No trauma as Sarah Krasnostein wins $100,000 Victorian Prize for Literature

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Sarah Krasnostein likes to cite Diane Arbus, her favorite photographer, who once said you don’t choose the image, the image chooses you. So when she met Sandra Pankhurst it was like being “gently clobbered”.

The Melbourne writer was at a conference for forensic support services in her other role of legal researcher, and Pankhurst was there touting for work for her cleaning business, which specializes in mopping up after murders, suicides and extreme domestic disasters.

“I saw her sitting at this card table,” Krasnostein said, “and she looked so striking and beautiful, and her business is something I’d never thought of. On top of everything, she’s tethered to this oxygen mask. I wasn’t wearing my writer’s hat and I just thought, I need to know this person.”

What she learnt when the two sat down to talk was that Pankhurst had been born a boy, had been consistently beaten by her adoptive father, had been a sex worker, a drag queen, a wife, a husband, a father, had undergone gender-reassignment surgery and had become a successful businesswoman.

Pankhurst became the subject of Krasnostein’s first book, The Trauma Cleaner: One Woman’s Extraordinary Life in Death, Decay & Disaster, which has won the $100,000 Victorian Prize for Literature, the richest writing prize in Australia. She also won the $25,000 non-fiction prize in the  Victorian Premier’s Awards, which were presented on Thursday evening by Daniel Andrews.

Krasnostein said she had been nervous when she gave Pankhurst The Trauma Cleaner to read. “She is very proud of it, loving the experience of seeing that these stories that she has held apart for so long can be shared in public and she doesn’t lose clients and she doesn’t lose friends.”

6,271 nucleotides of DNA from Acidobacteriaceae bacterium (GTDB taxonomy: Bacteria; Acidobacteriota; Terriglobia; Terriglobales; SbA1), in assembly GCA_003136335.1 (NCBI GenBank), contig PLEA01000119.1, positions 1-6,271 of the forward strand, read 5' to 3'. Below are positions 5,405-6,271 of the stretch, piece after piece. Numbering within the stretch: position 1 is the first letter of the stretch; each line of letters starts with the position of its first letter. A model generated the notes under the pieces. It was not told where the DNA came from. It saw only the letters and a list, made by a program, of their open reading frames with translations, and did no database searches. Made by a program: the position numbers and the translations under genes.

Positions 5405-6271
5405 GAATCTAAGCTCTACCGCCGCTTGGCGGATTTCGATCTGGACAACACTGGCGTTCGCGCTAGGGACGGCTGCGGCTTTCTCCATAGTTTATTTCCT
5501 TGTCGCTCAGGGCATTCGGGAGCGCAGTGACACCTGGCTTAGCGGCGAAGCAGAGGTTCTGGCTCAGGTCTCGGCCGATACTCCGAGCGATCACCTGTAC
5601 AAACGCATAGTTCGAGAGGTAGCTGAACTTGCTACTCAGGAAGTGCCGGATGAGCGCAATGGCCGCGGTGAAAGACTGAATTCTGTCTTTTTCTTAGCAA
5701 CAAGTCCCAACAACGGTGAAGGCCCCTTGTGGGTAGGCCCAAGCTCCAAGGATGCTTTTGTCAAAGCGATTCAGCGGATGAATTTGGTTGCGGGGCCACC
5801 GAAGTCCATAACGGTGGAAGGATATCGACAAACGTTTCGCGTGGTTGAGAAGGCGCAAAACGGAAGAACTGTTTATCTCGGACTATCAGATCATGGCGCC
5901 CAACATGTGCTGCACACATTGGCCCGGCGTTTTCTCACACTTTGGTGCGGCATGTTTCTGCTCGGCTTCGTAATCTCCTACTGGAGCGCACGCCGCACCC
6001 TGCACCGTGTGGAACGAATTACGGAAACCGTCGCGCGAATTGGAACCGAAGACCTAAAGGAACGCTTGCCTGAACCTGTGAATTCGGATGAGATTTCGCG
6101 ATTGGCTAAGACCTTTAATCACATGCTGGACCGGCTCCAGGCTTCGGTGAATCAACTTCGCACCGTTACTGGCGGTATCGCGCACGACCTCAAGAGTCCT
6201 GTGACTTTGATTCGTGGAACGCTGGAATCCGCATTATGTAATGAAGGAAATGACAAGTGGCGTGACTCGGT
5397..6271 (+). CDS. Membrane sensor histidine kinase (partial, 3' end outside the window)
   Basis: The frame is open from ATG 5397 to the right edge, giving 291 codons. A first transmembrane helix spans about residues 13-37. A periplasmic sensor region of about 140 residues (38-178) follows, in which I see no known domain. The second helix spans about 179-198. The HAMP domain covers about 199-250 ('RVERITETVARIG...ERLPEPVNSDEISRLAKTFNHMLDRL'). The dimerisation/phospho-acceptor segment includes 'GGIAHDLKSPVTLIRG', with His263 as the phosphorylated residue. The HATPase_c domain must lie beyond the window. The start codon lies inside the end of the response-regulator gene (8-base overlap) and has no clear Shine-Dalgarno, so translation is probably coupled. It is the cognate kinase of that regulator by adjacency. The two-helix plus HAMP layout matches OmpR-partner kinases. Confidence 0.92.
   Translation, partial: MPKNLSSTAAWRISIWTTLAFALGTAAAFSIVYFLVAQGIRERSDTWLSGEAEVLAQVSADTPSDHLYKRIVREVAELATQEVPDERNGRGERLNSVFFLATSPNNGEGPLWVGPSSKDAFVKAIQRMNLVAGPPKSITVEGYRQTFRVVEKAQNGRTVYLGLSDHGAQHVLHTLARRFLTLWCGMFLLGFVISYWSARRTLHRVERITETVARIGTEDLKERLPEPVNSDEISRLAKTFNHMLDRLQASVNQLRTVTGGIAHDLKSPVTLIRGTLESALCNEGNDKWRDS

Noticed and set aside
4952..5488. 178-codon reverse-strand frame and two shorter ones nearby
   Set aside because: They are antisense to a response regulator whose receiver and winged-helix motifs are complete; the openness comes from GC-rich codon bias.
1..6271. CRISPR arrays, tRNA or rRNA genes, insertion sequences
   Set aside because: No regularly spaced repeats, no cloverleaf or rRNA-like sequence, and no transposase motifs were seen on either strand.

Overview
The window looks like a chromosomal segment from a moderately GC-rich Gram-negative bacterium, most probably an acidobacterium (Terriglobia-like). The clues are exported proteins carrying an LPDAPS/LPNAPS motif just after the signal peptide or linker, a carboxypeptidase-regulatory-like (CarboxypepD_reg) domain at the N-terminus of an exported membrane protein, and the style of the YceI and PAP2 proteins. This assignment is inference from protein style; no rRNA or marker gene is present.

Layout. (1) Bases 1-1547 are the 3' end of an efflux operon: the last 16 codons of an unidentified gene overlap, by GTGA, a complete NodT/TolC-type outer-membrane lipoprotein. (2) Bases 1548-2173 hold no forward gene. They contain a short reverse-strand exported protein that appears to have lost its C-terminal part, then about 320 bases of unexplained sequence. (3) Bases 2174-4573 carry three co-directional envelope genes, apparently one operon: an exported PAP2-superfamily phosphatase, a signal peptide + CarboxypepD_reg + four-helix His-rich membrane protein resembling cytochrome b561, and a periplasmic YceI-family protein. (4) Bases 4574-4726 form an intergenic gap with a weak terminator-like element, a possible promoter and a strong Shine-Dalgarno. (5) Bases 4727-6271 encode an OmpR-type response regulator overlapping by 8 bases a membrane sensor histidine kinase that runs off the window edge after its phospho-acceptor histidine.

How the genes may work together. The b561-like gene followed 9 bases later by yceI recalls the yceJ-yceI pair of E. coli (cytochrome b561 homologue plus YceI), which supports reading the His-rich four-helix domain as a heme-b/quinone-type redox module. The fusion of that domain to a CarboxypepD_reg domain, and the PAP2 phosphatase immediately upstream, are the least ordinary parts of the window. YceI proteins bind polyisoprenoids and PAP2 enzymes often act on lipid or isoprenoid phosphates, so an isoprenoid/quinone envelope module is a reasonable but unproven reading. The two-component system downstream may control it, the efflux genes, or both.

She said what she had learnt from writing about Pankhurst was about human connection; that she could look at her own problems, present and future, with a new-found strength. “It’s not a great secret, but we’re only as strong as those around us holding us, supporting us.”

Melanie Cheng, who 18 months ago won the Victorian Premier’s unpublished manuscript award, continued the successful trajectory of previous winners such as Jane Harper, Graeme Simsion and Maxine Beneba Clark by winning the fiction prize for her acclaimed short-story collection, Australia Day.

The drama prize went to Michele Lee for Rice; Bella Li won the poetry prize for Argosy; Demet Divaroren the writing for young adults prize for Living on Hope Street. The category winners along with last year’s unpublished manuscript award winner, Christian White’s The Nowhere Child, were considered for the Victorian Prize. Alison Evans won the $2000 people’s choice award for the  queer sci-fi young adult novel Ida. Unusually, all the winners live in Victoria.

Many of the winning books directly or indirectly considered the question of identity in today’s Australia. Cheng said it was something that she was by default interested in, as she was of mixed cultural background and had spent half her life in Hong Kong. “I wrote these stories as standalones but as I put them together and tried to see if there was a unifying theme, one of them was identity.”

Divaroren – whose novel is set on a suburban street and features people who have come here from a variety of places –said identity was organic and changed with experience.

Her book was “absolutely about identity; it’s about connection, about hope”.

“We are all reliant on each other,” she said. “In Australia we are so diverse and it’s really that diversity that does bind us.”

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